Those assurances are more noteworthy than ever, given the company's experiences in the U.S., Australia and other markets during 2012. (See US vs Huawei/ZTE: The Verdict, Australia's (Safe) Bet Against Huawei and Huawei Denied German Bid.) Among a number of interesting passages, including one that notes how Huawei managers who "expand business blindly must be held accountable" (gulp!), this is the one that, I believe, will come under the greatest scrutiny during the coming year:
In 2013, we will further our efforts in legal and regulatory compliance across the world, become more open and transparent, and proactively contribute to the betterment of the global business environment. Huawei has business presence in 150 countries and regions worldwide. Apart from providing products and services, we are committed to integrating with local society. We will expand business operations, create jobs, and contribute to tax revenue. We will attract more talent from all over the world to create a better future for the company.Great phrases for Huawei's representatives and supporters to repeat, but meaningless without tangible, identifiable actions, including a quantifiable clampdown on the antics and actions (copying others' marketing materials, taking pictures of rivals' show floor displays and so on) that have damaged the company's brand over the years.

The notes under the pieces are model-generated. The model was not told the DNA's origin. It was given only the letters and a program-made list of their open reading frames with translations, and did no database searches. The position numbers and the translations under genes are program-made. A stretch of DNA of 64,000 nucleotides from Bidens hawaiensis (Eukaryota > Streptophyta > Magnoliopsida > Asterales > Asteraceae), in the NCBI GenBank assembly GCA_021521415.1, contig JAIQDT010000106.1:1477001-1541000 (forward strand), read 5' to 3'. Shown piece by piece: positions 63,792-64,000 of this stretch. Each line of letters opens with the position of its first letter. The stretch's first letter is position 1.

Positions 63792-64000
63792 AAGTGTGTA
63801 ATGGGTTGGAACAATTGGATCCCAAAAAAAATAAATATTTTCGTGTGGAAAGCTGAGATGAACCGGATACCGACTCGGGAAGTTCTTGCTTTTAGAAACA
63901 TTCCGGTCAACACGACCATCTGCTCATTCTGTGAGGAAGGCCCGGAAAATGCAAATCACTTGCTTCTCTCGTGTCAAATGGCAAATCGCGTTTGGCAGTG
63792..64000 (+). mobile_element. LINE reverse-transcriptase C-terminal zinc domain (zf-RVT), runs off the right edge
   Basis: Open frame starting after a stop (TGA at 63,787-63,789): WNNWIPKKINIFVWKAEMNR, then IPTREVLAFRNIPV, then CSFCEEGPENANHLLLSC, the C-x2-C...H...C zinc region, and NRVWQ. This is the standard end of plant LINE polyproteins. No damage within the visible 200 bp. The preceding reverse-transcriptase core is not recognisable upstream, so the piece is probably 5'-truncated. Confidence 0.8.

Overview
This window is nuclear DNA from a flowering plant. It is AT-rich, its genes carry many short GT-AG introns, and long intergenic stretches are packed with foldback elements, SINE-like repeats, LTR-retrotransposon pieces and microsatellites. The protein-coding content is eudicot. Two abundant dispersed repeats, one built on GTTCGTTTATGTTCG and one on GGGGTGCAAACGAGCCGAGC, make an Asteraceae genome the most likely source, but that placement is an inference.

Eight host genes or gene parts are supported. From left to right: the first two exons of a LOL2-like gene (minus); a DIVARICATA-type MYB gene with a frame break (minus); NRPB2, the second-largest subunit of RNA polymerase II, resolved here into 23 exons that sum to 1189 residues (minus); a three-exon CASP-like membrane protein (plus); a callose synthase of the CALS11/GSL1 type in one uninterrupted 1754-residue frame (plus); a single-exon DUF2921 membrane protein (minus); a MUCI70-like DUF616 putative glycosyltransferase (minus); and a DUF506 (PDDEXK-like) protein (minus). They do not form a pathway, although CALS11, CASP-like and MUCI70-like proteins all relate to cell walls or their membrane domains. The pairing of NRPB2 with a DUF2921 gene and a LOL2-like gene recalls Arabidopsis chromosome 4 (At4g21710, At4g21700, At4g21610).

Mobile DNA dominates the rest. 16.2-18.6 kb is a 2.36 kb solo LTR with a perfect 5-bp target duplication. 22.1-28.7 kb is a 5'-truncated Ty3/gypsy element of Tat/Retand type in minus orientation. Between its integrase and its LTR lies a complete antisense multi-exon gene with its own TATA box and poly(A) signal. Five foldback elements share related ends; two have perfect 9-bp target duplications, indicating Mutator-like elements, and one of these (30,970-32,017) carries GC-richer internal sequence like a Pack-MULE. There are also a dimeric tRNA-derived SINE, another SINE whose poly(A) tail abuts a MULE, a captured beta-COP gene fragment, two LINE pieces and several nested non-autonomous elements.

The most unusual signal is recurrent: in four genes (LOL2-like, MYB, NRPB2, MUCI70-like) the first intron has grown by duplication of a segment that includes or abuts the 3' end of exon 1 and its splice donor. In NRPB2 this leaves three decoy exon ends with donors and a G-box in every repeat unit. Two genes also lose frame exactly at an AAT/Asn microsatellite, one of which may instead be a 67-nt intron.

Let's make one thing clear: To the editorial team here at Light Reading, Huawei is just one of many companies that influence the market in many ways and it gets the same treatment as any other. We don't have favorites and we don't champion or denigrate companies because of what they are or where they come from.
But as our reporting has shown over the years, Huawei staff have, time and time again, tarnished the company's reputation and handed ammunition to its detractors.
It's not alone, of course: Nearly every major company with thousands of employees has found itself having to defend the actions of staff over the years. But more than any other company, given its history and current situation, Huawei needs to prove it can be open, accountable and responsible. If it can achieve its stated goals then Light Reading will be at the front of the line to say so. If it transgresses, we'll be reporting that too.
CEO Guo Ping has set out Huawei's stall for the year and beyond, and the company should be applauded for sharing the mission statement. Now let's see if the company can live up to its own expectations.
— Ray Le Maistre, International Managing Editor, Light Reading